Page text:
“She’s so frail it scares me.” Kara drove like the SoCal transplant-native she was, weaving in and out of traffic with aplomb, twisting the radio knob to tune in on reports of freeway backups, and returning appropriate gestures from other drivers, friendly or otherwise.
“Last week she broke a tooth biting into a piece of chicken,” Kara reported. “She was absolutely furious at the indignity of her body’s betrayal, not to mention the indignity of having to put up with a new gap in her smile. Then she strained something during a coughing spell. Turned out she cracked a rib.
Her doctor told her she was a little dehydrated and admitted her. But the prognosis isn’t good. I don’t know how much time she has. Not much.”
She sucked in a quick breath and her eyes glistened.
“However,” forced brightness, “you know Mom. She’s giving her doctors a bad time. And she’s positively determined that she’ll be at Dree’s wedding. I told her we’d get her there even if we have to hire an ambulance.”
Whenever Kara and Nila were together they easily fell into the exchange of humor that got them through every chore and heartache shared as girls, like singing two-part harmony over a sink full of dirty dishes.
“We can sneak her out.” Nila sang the first stanza.
“I know! You distract the nurses and I’ll steal a wheelchair.” Kara knew the next verse.
“Let’s see. I can faint. Or, maybe set fire to the charts.”
“Meanwhile, I’ll wheel into Mom’s room, disconnect all those tubes, load her into the wheelchair, and head for the exit.”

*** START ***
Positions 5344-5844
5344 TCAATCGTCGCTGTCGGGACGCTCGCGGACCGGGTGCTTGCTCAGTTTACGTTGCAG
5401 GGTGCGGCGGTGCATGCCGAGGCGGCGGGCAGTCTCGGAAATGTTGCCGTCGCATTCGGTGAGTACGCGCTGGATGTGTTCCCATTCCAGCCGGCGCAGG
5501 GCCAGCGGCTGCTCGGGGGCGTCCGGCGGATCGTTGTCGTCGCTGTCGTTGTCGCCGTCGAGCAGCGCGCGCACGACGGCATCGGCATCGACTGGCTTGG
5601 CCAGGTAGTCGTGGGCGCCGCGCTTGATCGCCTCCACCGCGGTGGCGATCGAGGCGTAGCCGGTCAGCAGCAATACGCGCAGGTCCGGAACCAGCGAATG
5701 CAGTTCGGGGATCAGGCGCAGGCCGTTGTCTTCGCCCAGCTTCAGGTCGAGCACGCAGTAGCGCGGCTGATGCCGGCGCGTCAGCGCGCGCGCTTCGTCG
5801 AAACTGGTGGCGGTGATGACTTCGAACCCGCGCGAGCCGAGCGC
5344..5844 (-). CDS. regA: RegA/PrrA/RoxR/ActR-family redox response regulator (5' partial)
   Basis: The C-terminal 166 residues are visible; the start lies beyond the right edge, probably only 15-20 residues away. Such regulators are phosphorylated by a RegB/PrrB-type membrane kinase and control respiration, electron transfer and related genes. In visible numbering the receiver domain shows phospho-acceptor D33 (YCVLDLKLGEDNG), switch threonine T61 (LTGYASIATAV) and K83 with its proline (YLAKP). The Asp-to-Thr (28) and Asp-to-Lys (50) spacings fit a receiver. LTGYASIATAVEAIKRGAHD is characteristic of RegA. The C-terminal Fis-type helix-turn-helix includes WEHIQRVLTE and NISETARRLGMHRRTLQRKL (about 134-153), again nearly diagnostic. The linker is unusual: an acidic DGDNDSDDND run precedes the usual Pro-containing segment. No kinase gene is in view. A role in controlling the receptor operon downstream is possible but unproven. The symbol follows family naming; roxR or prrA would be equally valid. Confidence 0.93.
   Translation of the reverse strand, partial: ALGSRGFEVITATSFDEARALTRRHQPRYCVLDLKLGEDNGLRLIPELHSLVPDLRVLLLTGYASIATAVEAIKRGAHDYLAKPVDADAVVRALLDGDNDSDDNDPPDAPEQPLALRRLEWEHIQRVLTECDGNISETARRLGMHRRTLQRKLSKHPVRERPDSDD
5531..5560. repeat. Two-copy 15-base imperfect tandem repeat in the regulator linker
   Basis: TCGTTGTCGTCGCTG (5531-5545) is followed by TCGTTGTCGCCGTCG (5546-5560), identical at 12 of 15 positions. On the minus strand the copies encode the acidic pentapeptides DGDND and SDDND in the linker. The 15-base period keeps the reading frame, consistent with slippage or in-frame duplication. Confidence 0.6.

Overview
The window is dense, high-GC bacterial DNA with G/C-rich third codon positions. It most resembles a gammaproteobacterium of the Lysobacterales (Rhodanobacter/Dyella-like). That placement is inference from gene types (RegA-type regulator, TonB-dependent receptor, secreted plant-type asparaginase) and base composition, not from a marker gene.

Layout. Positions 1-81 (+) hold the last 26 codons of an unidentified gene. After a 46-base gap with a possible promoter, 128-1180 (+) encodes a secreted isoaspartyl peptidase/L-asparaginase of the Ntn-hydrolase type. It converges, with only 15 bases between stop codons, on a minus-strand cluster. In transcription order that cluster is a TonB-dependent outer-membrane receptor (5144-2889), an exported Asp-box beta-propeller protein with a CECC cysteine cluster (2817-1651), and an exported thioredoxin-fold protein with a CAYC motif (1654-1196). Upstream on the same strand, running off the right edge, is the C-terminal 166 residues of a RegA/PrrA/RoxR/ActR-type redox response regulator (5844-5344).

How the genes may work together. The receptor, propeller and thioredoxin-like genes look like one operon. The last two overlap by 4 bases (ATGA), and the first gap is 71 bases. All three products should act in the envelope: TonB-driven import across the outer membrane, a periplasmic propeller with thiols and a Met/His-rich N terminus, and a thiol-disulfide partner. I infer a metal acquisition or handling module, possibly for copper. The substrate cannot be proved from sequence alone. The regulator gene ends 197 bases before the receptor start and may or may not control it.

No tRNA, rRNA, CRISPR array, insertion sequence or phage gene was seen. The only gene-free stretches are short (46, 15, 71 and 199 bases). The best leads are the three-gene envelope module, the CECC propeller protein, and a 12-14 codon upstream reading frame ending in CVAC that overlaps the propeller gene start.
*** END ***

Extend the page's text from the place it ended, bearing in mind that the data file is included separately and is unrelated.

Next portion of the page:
“Maybe you better put a sheet over her head.”
Kara laughed. “Okay. Okay. When we get to the parking lot, you run for the car and get it running. Soon as she’s buckled up, take off like a bat out of hell.”
They were both laughing then, and crying at the same time. Kara sucked in another quick breath.
“You want to stop at the house and freshen up, or go straight to the hospital?”
Title: The Daughters Lem
Author: Nila Aamoth
Genre: Biographical / Memoir / Historical
The Daughters of Lem witnessed and survived the tragic event that forever transformed them. Orphaned, frightened, fiercely independent, the four sisters fought defiantly to raise themselves. But Lucille, Louise, and Nell Rose could not defeat the notion of a Lem bad seed; they chose to remain childless. Only Dorothy sought to achieve what she perceived to be a “normal” life as a wife and mother. In the process, she discovered her power as an independent woman. Her own three offspring became a new generation of the Daughters of Lem, and fortunate participants in their mother’s improbably joyful journey.
Author Bio Nila Knack Aamoth wrote her first story at age four, and never stopped plying the pencil, the typewriter, and finally the computer keyboard. She began her journalism career in Houston, Texas, and owned two community newspapers in Michigan. For 25 years, she was editor and publisher of The Penasee Globe. “I figured my thoughts were more valuable than the traditional penny, so I called my weekly column A Nickel’s Worth,” she likes to joke. Those mostly light-hearted musings won her numerous state and national writing awards. Her insightful editorials, both humorous and serious, won the Michigan Press Association award for “Best Editorial” two years running. “I believed I could write about anything,” she says. “But writing the incredible story of my own family was almost too heart-wrenching. I think I’ve finally grown up!”